If I'd been the caseworker, I would have focused on two areas: the sick father and those home repairs that were most essential. While the caseworker nagged us for not getting counseling for my son's father and my not getting housing assistance to move out of the house, I was busy. First of all, my son needed help. As a "special needs" foster child with a foster father who refused to acknowledge his disability (while collecting premium "therapeutic" foster payments because of that disability) my son's welfare in foster care was greatly at risk. Although "therapeutic care" meant my son had an additional caseworker with the private agency in charge of the foster placement, that worker's unprofessional behavior ultimately got her fired--but we had to deal with it for a long time anyway. The school was denying special education services--a complicated, drawn-out battle on its own, and one the caseworker and her agency refused to get involved in. Later, when the placement (predictably) failed, my son was moved 140 miles from home, where the same problems continued to surface. In that placement, the therapeutic caseworker wasn't even on the job--that one had a chronic illness, went on medical leave, and the private agency did not assign a caseworker to cover the case, so my son did not even have a therapeutic case plan. After 5 months he was moved again to a residential treatment center. There, a new set of problems emerged: mistreatment of my son (and other youth) by the treatment facility. Some mistreatment emerged as official licensing violations. Meanwhile, his father regularly needed hands-on care at home, which grew to include special diets, help with bathing and other basic activities, scheduling appointments (eventually hundreds of miles from home). There was a long battle--which required a lawyer's help--to qualify him for disability benefits and, eventually, Medicare. In between all that was the house itself. My son's father managed to complete insulating the attic, saving on heating costs. A friend who helped him with that also replaced the kitchen sink and plumbing. I built and installed new kitchen cabinets and counters, replaced broken windows and screens, repaired a sagging porch and built new steps, sanded and varnished floors, and whatever else I could teach myself to do.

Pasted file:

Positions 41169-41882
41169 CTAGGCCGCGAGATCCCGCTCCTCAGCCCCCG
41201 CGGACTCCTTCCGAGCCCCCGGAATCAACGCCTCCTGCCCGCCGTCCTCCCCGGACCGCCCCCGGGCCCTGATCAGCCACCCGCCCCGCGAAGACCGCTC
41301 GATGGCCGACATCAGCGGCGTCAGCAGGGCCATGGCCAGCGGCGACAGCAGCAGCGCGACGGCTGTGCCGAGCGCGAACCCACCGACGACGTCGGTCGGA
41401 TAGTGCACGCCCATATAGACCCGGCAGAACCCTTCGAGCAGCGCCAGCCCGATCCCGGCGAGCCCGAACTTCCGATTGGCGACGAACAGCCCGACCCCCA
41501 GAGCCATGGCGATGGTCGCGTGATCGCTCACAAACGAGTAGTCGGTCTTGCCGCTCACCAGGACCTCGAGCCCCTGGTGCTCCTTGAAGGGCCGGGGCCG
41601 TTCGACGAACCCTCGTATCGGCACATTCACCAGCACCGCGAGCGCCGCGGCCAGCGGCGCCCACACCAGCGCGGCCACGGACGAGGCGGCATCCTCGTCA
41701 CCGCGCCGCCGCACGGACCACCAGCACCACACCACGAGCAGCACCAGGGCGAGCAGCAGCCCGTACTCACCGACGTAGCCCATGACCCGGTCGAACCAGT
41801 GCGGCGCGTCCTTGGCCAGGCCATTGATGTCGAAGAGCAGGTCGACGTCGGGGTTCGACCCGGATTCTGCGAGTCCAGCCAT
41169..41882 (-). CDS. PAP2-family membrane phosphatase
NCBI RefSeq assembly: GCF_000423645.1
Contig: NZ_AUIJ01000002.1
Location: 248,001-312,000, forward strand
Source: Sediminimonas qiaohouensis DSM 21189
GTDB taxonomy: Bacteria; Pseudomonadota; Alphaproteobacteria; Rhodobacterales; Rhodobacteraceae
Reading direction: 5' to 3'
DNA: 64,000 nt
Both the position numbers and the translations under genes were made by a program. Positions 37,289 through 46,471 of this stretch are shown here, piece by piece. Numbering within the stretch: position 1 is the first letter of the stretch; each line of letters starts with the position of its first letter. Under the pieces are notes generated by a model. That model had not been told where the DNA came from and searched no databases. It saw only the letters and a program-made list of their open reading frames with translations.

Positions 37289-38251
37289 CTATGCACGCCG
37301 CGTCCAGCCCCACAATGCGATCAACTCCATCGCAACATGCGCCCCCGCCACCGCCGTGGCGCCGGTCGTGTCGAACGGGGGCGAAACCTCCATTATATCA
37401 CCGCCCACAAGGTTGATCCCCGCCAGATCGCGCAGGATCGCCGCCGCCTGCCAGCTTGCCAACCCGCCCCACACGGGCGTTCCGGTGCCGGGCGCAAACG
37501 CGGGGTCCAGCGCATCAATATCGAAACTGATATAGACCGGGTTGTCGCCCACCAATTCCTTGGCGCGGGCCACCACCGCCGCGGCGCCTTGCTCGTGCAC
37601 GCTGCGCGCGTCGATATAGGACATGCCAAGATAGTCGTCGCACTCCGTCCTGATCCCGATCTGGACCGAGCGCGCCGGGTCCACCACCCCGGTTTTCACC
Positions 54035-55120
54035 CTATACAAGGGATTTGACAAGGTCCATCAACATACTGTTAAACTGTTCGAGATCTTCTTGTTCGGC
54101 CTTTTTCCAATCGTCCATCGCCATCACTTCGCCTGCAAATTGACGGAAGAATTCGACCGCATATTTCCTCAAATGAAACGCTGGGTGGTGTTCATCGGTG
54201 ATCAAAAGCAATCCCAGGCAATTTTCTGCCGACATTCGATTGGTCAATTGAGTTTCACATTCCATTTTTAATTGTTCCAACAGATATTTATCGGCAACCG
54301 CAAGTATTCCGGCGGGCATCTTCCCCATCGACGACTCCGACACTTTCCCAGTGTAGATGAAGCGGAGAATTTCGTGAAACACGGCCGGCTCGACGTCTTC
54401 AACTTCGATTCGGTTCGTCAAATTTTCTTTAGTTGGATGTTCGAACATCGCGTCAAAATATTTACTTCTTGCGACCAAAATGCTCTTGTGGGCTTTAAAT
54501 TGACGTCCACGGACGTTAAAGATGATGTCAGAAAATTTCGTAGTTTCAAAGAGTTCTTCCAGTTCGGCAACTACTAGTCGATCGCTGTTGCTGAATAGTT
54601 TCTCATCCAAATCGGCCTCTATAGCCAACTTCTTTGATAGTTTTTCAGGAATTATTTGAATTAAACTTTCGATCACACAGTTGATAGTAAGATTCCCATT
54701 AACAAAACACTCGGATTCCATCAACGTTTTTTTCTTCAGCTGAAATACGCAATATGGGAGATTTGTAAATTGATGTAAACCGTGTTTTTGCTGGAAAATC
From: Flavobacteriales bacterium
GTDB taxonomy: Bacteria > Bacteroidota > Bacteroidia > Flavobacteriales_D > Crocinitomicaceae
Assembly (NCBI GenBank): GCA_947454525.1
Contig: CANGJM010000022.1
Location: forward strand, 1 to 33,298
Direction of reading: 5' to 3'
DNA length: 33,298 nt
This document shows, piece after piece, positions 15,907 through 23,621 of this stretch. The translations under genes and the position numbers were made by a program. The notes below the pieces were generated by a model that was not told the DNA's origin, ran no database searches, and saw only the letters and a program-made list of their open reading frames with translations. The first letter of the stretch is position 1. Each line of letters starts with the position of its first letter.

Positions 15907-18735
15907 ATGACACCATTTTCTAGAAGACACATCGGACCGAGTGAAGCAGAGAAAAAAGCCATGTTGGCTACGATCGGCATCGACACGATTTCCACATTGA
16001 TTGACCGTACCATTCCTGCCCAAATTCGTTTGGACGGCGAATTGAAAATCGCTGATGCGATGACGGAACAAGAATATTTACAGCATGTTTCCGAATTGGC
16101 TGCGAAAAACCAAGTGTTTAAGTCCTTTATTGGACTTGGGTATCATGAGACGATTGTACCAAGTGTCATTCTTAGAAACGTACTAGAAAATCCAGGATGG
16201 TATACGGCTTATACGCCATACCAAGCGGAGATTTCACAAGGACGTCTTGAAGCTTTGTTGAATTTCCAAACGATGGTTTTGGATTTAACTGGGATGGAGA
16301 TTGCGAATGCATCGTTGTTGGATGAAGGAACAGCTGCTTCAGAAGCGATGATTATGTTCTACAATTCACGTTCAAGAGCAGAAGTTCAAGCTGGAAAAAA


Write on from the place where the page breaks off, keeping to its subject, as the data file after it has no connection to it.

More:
In spite of all that effort, our parental rights could have been terminated, simply because we did not comply with the recommendations of social services: parent counseling my son's father was too sick to participate in, chemical dependency evaluation he simply refused (the court had rejected the county's claims of chemical dependency). Non-cooperation with "recommendations" is enough for the court in North Dakota. In Wyoming, the multidisciplinary team would never have been able to write the case plan thrust on us for two years, because it was not supported by the original adjudication findings.
Of course, our rights were not terminated. Our first caseworker quit her job with the county. Her replacement took a step the first one never did: she filed "compelling reasons" not to terminate rights. (This is something only the agency can do; state law does not mention any provision for parents to petition the court to make such a finding.) This caseworker also confided (off the record) that there were people in the system who were "scared" of me. My battles on behalf of my son had created paper trails and resulted in outside investigations. I've learned that the last thing county agencies want is for this sort of thing to show up in the courtroom. Saving face--not safety of children--is what is ultimately paramount. Sometimes the question isn't whether a parent is "cooperative"--but what kind of skills and resources they can muster when compliance is out of the question. There is not enough leverage for us in the child welfare laws as written. Some of us can create the leverage child welfare laws don't provide--but you can bet that child welfare judges and referees won't hear anything about it. My "paper trails" involved regulatory agencies outside the child welfare framework, using state and federal regulatory resources. I didn't always win--but I caused scrutiny which was the last thing these agencies wanted. This tells me we need more scrutiny in the child welfare system by itself, including the child welfare courts. Those courts were not going to ensure due process, so I had to look elsewhere.